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Valley of the Shadow

Staunton Spectator: March 26, 1861

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-Page 01-

Description of Page: Column 1 ads. Columns 2 and 3 poetry and fiction. Column 5 Virginia State Convention records and Virginia Legislative records. Column 6 Sen. Crittendon's farewell speech. Bottom right illegible.

Proposed Constitutional Amendments
(Column 4)
Summary: Article outlines constitutional amendments proposed by the State Convention that would defuse the current secession crisis. These include an extension of the Missouri Compromise and items ensuring that a majority of senators from slaveholding states will be required to acquire territory not currently in the Union. Proposed amendments would also prevent those of African heritage from voting or holding elective office.
Letter from Gov. Houston
(Column 4)
Summary: A transcript of a letter outlining Gov. Houston's commitment to maintaining the Union.
Origin of Article: Austin Intelligencer
Secession Intolerance
(Column 7)
Summary: Denounces the impatience and intolerance of the immediate secessionists.
Origin of Article: Petersburg Intelligencer

-Page 02-

Description of Page: Column 2 Virginia Legislative records and Virginia Convention records. Columns 3, 4, 5, and 6 Baltimore Convention of the M. E. Church records. Column 7 ads.

Speaking on Monday
(Column 1)
Summary: Reports an animated discussion at the Court-house between the Union congressional candidate, John Harris, and the secession candidate, James Skinner. Also at the meeting, Robert Doyle refused a call to run for Congress for fear of splitting the Union vote.
(Names in announcement: John Harris, James Skinner, Esq. Robert Doyle)
Judge Breckenbrough's Speech
(Column 1)
Summary: Analyzes a speech given by Judge Breckenbrough on the front porch of the Virginia hotel and criticizes it, not only for its secessionist content, but also because it was "flat, stale, and unprofitable to an almost intolerable degree." The Spectator reports that even the secessionists on hand found it uninspiring.
(Names in announcement: Judge Breckenbrough)
(Column 1)
Summary: Reports that the Louisiana Convention by a three-fourths majority refused to submit the permanent Constitution to the people for ratification.
[No Title]
(Column 2)
Summary: Spectator defends itself against charges of Black Republicanism made by the Vindicator. The Spectator charges the Vindicator with switching positions since the Presidential election, when the Vindicator endorsed Douglas. The Vindicator also changed its position on the question of a popular vote on the subject of secession.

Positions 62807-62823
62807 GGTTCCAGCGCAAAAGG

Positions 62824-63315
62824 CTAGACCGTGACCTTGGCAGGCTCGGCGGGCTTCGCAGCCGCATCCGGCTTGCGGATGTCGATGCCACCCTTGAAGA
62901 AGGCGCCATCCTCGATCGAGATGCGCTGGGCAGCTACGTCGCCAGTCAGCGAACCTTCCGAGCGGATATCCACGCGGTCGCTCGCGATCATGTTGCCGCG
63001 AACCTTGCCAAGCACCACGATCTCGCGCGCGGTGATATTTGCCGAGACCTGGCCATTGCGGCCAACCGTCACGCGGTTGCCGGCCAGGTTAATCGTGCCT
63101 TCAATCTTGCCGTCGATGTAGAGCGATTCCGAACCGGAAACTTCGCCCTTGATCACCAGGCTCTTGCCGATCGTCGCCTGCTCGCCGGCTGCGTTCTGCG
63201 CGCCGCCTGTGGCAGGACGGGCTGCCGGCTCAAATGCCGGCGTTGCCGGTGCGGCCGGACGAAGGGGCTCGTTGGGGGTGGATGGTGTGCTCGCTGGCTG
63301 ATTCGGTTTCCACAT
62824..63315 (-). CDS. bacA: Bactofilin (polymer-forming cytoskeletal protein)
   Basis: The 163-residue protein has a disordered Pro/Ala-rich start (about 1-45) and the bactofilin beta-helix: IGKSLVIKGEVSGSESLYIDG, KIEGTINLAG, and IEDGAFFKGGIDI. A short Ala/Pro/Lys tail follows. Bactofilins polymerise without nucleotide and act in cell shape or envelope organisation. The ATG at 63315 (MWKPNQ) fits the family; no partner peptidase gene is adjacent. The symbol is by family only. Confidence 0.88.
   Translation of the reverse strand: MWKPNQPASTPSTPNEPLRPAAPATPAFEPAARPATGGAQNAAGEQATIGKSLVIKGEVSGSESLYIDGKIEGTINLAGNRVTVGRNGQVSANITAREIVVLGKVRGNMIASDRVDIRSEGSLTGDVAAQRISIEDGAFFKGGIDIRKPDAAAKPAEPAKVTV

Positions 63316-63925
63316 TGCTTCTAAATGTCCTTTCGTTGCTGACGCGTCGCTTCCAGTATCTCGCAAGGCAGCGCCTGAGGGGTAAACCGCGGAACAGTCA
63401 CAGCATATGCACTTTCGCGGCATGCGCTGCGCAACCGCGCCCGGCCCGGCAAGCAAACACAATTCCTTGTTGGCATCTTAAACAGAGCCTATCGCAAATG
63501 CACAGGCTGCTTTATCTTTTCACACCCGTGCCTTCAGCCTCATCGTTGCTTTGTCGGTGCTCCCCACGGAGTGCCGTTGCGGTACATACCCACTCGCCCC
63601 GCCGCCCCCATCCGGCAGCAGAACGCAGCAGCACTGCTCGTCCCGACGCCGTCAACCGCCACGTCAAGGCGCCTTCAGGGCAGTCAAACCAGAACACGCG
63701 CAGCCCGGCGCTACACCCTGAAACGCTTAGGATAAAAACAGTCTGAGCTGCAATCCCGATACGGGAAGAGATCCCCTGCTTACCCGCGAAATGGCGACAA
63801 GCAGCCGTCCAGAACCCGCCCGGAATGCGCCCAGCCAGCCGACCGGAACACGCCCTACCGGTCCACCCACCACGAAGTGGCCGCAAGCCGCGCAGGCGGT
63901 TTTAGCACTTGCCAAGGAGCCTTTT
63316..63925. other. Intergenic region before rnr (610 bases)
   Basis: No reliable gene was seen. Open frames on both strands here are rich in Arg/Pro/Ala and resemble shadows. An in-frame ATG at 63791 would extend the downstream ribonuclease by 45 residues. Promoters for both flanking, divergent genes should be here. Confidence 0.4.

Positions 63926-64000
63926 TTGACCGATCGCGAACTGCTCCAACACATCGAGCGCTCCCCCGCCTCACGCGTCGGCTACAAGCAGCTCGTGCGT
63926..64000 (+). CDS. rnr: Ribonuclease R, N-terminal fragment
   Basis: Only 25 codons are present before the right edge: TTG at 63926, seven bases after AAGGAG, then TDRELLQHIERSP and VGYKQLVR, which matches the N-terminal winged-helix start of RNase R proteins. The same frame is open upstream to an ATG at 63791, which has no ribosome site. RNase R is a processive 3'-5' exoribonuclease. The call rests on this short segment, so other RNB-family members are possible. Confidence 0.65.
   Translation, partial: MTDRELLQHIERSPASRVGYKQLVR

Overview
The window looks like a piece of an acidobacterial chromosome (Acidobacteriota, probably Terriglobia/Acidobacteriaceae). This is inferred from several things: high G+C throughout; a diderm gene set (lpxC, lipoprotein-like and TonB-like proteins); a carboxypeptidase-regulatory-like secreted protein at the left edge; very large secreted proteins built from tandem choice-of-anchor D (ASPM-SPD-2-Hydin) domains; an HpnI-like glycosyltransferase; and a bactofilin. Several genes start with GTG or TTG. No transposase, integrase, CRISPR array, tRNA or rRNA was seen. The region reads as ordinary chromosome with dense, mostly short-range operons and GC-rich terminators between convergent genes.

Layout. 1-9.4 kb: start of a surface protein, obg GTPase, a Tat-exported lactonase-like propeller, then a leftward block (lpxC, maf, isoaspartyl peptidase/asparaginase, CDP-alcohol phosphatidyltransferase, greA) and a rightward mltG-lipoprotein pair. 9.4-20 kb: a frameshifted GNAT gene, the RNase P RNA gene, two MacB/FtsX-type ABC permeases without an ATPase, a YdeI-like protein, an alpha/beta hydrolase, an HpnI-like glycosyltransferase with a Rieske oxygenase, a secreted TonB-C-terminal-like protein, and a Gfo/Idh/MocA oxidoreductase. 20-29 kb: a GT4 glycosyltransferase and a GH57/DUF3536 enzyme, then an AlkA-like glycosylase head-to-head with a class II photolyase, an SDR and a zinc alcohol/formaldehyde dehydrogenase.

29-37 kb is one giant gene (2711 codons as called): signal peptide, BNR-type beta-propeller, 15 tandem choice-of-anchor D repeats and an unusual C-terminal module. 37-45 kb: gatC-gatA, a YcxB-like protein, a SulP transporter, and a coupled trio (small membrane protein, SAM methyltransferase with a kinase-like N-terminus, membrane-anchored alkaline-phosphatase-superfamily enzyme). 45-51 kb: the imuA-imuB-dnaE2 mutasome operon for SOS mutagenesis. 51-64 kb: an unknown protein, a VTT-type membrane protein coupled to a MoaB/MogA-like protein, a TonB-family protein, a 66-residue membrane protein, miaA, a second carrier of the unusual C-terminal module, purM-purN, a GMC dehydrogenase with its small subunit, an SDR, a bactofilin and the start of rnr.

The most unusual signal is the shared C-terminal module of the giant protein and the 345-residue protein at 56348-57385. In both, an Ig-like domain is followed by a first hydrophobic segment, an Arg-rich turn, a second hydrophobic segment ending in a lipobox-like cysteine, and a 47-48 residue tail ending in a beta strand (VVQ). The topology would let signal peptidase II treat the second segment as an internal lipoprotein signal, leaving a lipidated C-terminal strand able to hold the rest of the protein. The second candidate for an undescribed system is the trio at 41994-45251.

Full Text of Article:

"States-Rights-Democracy" now means secession.--Spectator.

This is not quite so near the truth as that submission means Black Republicanism.--Vindicator.

The "Vindicator," having changed the position it occupied during the Presidential election in favor of the Union to that of secession and against the Union, has adopted the language of the secessionists, and charges the friends of the Union with being submissionists, and as it says that "submission means Black Republicanism," it, in this way, by arriving at "direction by indirection," charges all the friends of the Union, including all good Union-loving Democrats, with being Black Republicans. On the 4th of February, the editor of that very consistent journal, by his vote against reference, "recorded himself as fearing to trust the people in the management of their own business," though "they are honest and capable and patriotic and their interests were immediately concerned," and on the 22nd of March charges them with being Black Republicans. This is verily "adding insult to injury." Was the editor of that paper a Black Republican when he was supporting Douglas with so much zeal after his response to the Norfolk questions, in which he declared that the election of Lincoln would furnish no cause for secession, and that, if elected President, he would enforce the laws against the enemies of the Union, after the manner of Jackson?

-Page 03-

Col. Baldwin's Speech
(Column 1)
Summary: Discusses Col. Baldwin's speech to the Convention, in which he defended slavery as a moral and good thing but challenged any man at the convention to specify any other point of contention with the Federal government apart from the slavery question. He furthermore challenged the Convention to point to one current Federal Law that interfered with slavery in Virginia. The secessionist could only assert that they fear future encroachments.
(Names in announcement: Col. Baldwin)
(Column 3)
Summary: Albert Bush married Catherine Cullen on March 13.
(Names in announcement: Albert Bush, Catherine Cullen, Rev. Martin Garber)
(Column 3)
Summary: William H. Brooks died on February 27 while attending the Theological Seminary in Columbia, South Carolina.
(Names in announcement: William Brooks)
(Column 3)
Summary: Henry Bell, son of Mr. and Mrs. Samuel Bell, died of diphtheria on March 9 at age 7.
(Names in announcement: Henry Bell, Samuel Bell)

-Page 04-

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